A Pennsylvania State University study confirms Lark’s findings. “The surprising aspect of the study is that we found a significant association between changes in cardiorespiratory fitness and changes in menopausal symptoms,” said lead author Steriani Elavsky, Ph.D., of Penn State University. One hundred sixty-four sedentary menopausal women were randomly assigned to a walking program, a yoga program or a control group that did no additional exercise for four months. The women who walked or took yoga classes reported a better quality of life and reduced negative effects of menopause compared to the no-exercise group. The women who walked or took yoga classes reported improvements in mood and menopause-related quality of life compared to the no-exercise group.
Walking was chosen because it is an aerobic activity, while yoga was chosen because it is not aerobic, Elavsky said in an article in Annuals of Behavioral Medicine. The results concluded that both yoga and walking were effective at enhancing subjects’ quality of life. Whether menopausal symptoms improved or worsened appeared to be determined by increases or decreases in cardiorespiratory fitness. Women who experienced decreases in menopausal symptoms in the study also experienced improvements in all positive mental health and quality of life outcomes.
Each year, over 1.5 million women reach menopause. In addition, over 80% of these women will suffer unpleasant symptoms, including night sweats, hot flashes, anxiety, irritability or emotional instability.
A study performed at the San Francisco Veterans Affairs Medical Center researched the feasibility and acceptability of a restorative yoga intervention for the treatment of hot flashes in postmenopausal women. Feasability was measured by recruitment rates, subject retention and adherence to the designed program. The majority of subjects – over 93% completed the trial – and felt overall satisfied by the results. “This pilot trial demonstrates that it is feasible to teach restorative yoga to middle-aged women without prior yoga experience,” according to the study. “The high rates of subject retention and satisfaction suggest that yoga is an acceptable intervention in this population. Our results indicate that a larger, randomized controlled trial to explore the efficacy of restorative yoga for treatment of menopausal symptoms would be safe and feasible.”
Just an hour of yoga three times a week is enough to make a difference in one’s body. Yoga is rejuvenating, revitalizing, relaxing and energizing: sure to improve uncomfortable side-effects of nature’s course through menopause. Through the ageless art of yoga, says Susan Winter Ward in an article on the Yoga Learning Center Web site, women can balance their energies physically, emotionally, and spiritually as they go through menopause.
Yoga instructors recommend making a commitment to two or three classes a week for a month, then assess how you feel. Do you have more energy? Are you more relaxed? How is your flexibility? Have you been less irritable? Most women notice a difference after just a month of regular practice.
The benefits of regular yoga practice have been demonstrated for over 5,000 years: more the reason to give it a chance when battling menopausal symptoms.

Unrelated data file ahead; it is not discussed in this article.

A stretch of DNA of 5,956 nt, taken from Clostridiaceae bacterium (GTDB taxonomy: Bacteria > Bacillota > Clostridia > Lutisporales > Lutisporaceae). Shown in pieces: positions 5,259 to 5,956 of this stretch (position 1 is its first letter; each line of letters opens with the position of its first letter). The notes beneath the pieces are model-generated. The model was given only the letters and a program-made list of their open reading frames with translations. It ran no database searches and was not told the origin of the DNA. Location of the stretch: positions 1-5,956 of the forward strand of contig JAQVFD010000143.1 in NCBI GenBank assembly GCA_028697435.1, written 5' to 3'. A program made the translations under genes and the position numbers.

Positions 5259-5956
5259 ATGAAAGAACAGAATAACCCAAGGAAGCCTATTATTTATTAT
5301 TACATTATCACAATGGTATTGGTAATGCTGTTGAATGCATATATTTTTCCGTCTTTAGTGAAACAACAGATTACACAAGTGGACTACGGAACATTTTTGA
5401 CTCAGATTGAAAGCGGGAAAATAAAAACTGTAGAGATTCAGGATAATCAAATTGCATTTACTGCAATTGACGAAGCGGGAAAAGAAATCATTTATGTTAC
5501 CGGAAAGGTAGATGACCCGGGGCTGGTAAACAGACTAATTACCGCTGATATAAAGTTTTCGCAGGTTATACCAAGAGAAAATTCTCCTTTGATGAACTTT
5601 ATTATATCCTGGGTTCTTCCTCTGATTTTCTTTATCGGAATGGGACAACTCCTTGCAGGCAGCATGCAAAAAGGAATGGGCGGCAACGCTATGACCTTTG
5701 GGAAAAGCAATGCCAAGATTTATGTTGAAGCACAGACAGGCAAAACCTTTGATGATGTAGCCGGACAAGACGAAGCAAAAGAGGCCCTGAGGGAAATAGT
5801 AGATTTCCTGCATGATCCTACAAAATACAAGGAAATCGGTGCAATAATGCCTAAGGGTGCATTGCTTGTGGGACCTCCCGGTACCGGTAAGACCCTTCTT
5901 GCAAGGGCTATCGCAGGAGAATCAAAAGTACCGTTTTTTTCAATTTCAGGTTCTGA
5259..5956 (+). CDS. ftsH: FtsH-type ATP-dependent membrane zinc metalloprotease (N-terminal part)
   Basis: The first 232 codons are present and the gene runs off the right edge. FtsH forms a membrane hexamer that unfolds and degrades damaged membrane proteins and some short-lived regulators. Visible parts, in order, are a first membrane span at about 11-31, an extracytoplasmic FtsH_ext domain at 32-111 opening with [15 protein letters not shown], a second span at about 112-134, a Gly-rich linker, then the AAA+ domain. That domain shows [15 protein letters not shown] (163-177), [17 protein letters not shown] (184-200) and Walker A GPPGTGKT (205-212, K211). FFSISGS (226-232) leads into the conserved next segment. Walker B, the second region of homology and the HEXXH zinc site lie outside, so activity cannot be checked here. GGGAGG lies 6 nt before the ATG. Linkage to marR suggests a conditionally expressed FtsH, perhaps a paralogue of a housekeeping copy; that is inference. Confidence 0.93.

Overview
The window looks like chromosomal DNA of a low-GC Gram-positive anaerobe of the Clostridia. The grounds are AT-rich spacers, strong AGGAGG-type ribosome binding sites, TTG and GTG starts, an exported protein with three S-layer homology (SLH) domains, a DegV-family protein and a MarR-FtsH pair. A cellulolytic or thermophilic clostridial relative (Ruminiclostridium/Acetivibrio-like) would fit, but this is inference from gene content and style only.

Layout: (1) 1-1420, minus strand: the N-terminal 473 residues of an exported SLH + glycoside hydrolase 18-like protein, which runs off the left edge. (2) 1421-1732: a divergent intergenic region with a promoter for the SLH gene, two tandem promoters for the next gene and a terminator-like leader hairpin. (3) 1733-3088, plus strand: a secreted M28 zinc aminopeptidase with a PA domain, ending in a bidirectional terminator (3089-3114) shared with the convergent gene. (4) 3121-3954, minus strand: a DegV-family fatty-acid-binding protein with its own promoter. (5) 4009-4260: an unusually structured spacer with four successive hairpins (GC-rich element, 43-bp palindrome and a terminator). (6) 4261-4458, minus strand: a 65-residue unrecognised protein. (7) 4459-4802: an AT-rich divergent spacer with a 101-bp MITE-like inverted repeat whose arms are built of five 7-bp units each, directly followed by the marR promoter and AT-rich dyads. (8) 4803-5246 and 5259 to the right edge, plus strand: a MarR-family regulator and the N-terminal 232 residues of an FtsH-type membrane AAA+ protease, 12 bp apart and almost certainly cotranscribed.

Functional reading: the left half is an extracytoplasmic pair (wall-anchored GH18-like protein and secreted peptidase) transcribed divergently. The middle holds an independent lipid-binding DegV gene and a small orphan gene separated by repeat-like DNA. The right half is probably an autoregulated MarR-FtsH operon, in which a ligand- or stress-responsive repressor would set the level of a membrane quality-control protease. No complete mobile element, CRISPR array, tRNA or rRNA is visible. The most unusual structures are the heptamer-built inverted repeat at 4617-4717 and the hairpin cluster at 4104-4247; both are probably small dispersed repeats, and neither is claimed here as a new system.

Ward concludes, “Through consciously embracing the menopause experience and deciding how we want to live the rest of our lives; by being responsible for how we choose to navigate this transition time; and by taking care of ourselves physically, emotionally and spiritually, we can regard menopause as the opportunity for rejuvenation that it is and live more fully than ever with renewed vitality, inner peace and power.”
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Antioxidant Properties of Black Tea
Tea is a natural beverage without any artificial coloring, flavoring or preservatives. It is also free of cholesterol and calories. Tea is one of the most common beverages consumed around the globe. One out of every two people in the world today is a tea drinker. It has been estimated that around 3.2 million tons of tea were produced in the year 2004.
Tea is made by processing the leaves or buds of the tea bush. The degree of fermentation that the tea leaves undergo determines what type of tea will be produced: white tea, green tea, or black tea.
Different teas contain different amounts of caffeine. The exact proportion of caffeine in each type of tea is still under consideration. Black tea, which is made from leaves that have been fully oxidized, contains more caffeine than green or white tea.
Apart from caffeine, tea also contains certain amounts of antioxidants. Tea, especially black tea, contains a similar amount of antioxidants as fruits and vegetables
Antioxidants are the properties found in some foods and tea, which help reduce the risk of certain diseases, such as cancer and heart ailments. The antioxidants contained in tea play a major role in protecting the body against certain illnesses. The intake of food that is rich in fats increases the blood lipid levels, which in turn produces free radicals. These free radicals cause blood vessels to stiffen and shrink. Antioxidants attack these free radicals in the blood.
Tea could be a great replacement to coffee. It has caffeine to keep you alert and studies show that is can be beneficial to your health. Tea is also easily available as it is so widely used around the world.
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Chinese Wisdom: Quote of the Day
“Our greatest glory is not in never falling, but in getting up every time we do.”